A Weed Whacker has various names: String Trimmer, Garden String Trimmer, Tree Pruner, Brush Cutter, Weed Eater, etc. As other articles have aptly pointed out, Tree Cutting Removal in Parkhurst these versatile garden tools come with various cc-power levels, electric versus gasoline, and 2-stroke versus 4-stroke capabilities. But what has not been addressed is the use of a “BLADE” on such a tool for all the versatile work a blade can perform in the garden environment.
ADDED VERSATILITY AND USES WITH A BLADE:
A circular saw Blade specifically made for and attached to a Weed Whacker gives the following versatility uses in the garden environment:
1. Tree trimming (aka Pruning) which in many cases actually works better than using a cumbersome heavy chain saw for pruning since the circular blade can be wielded at the end of a lighter longer 6 foot Weed Whacker shaft for reaching up into trees. Tree Stump Removal Liquid Such a blade can typically cut a tree branch/ limb up to the diameter of the blade provided you cut from both sides of the limb.
2. A blade can be used for clearing large patches or even acreage of heavy thick wood stock brush and sticker brambles (aka: Blackberry sticker bushes) where a common string line spool would be much too weak to cut through adequately.
3. Hedge trimming is a dream with a blade attached to a Weed Whacker; the hedging action is faster and less jagged as compared to a standard hedging tool. So in conclusion, a blade attached to a Weed Whacker augments your common standard string trimmer into a full-on chain saw, hedge trimmer, and large acreage clearer of wood stock weed, saplings, and heavy tall growth brambles (ergo, Black Berry bushes).
BLADE HARDWARE, ARBOR HOLE MATCHING:
Each Weed Whacker on the market is different and so each owner of their particular Weed Whacker will have to contact their respective Weed Whacker Manufacturer to inquire about BLADE attachment hardware. Most electric-powered versions are UNDER powered for handling a Blade so will probably NOT have blade attachment hardware available. On the other hand, most gasoline powered Weed Whacker’s will have Blade attachment hardware available. Blade attachment hardware normally consists of a standard blade guard along with a few small metal parts that fit on (slide onto) the little threaded shaft that the String Spool screws onto. These little pieces of hardware will consist of the lower part that will have a raised circle about the size of a common 25 cent piece (quarter) or as small as a nickel (5 cent piece). Emergency Tree Removal Cost this raised circle is how the hole in the center of the Blade fits on, then the upper part hardware piece variously called “the cap piece” is applied on the top of the blade, then a nut that is screwed on top of the cap, followed by a cotter pin.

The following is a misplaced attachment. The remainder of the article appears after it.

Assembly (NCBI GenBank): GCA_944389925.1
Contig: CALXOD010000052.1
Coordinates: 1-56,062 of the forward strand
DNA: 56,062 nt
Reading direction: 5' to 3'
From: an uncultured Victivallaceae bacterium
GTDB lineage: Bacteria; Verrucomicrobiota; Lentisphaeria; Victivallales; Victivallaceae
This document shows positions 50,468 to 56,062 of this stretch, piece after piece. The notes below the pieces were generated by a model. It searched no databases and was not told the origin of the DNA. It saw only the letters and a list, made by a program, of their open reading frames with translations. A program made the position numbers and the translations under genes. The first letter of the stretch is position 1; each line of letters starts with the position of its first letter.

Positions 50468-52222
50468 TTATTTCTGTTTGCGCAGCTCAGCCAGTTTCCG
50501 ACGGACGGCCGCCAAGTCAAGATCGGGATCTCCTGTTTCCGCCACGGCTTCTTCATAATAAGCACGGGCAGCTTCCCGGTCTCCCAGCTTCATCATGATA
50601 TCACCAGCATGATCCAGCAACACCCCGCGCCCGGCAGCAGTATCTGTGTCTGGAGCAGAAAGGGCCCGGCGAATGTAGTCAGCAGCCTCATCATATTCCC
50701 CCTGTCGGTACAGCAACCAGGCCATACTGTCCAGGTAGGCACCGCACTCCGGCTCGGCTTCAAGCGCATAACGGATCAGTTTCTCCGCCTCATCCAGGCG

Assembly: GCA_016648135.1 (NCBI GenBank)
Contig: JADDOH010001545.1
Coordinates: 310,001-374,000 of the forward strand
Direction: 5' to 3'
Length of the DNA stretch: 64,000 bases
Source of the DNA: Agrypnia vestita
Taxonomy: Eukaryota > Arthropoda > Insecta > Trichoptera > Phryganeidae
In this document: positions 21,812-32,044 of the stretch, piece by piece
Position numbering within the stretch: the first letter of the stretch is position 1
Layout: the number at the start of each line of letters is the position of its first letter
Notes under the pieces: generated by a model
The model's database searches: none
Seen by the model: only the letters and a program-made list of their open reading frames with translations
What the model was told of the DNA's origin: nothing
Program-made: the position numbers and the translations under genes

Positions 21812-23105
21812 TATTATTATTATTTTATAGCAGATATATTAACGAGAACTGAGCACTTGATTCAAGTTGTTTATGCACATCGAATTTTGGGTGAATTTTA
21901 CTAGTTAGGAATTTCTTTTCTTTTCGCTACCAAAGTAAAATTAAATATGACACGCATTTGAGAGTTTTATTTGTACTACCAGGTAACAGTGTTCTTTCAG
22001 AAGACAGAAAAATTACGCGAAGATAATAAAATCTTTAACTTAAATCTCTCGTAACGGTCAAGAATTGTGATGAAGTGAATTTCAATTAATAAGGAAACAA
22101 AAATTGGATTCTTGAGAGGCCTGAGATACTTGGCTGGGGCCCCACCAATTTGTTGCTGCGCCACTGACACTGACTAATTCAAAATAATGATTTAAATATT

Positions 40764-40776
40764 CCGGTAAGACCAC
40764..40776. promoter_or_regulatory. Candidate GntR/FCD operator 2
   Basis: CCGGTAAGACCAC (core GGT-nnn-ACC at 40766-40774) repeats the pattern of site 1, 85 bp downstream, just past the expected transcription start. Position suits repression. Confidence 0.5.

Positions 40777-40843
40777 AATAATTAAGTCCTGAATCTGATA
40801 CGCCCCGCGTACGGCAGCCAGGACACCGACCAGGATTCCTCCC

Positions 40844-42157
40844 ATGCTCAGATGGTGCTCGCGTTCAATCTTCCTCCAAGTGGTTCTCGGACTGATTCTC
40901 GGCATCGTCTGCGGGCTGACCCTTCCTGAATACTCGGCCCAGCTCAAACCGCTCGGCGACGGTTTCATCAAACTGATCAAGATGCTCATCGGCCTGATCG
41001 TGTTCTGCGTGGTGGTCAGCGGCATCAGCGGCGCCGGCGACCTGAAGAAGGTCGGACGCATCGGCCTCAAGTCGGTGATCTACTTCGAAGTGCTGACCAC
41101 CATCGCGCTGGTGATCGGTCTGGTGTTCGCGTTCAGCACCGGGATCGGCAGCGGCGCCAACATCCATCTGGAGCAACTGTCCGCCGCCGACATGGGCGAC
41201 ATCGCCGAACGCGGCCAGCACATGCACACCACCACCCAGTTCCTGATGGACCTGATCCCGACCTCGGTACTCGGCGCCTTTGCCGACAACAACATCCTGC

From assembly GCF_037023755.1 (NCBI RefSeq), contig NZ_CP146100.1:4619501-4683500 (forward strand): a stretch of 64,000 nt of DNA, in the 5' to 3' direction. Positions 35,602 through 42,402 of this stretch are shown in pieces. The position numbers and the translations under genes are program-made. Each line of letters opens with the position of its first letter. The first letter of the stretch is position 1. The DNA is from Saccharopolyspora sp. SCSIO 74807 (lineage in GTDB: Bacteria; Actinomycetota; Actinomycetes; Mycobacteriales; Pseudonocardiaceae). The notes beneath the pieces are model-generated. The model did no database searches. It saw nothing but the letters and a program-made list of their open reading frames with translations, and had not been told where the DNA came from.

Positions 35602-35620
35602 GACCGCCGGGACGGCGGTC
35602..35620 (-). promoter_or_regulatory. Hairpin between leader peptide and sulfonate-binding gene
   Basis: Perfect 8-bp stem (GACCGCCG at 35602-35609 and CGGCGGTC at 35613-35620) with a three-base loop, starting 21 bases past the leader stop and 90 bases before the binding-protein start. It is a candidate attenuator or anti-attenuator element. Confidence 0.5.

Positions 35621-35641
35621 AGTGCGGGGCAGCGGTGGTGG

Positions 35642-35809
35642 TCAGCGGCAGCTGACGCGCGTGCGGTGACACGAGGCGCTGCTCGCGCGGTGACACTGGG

Using a Circular Carbide Blade on Your Weed Whacker or String Trimmer
3. Eighty (80) to one hundred (100) TEETH Blade: This is the highest level in the Weed Whacker Blade choices. It should be clear now that the more teeth you have cutting, the more aggregate cutting surface area you are applying to the job at hand. In addition, an 80 tooth blade costs more money to make as compared to a blade with half as many cutting teeth as mentioned in (2) above (40 teeth). But the cost is not typically much more if at all for having 80 teeth over 40 teeth. The 80 plus teeth blade offers the most versatility, stays sharper longer and is the best value for the buck. The 100 teeth type blade is the absolute best value since if offers 25% more cutting surface area (teeth) over an 80 tooth blade.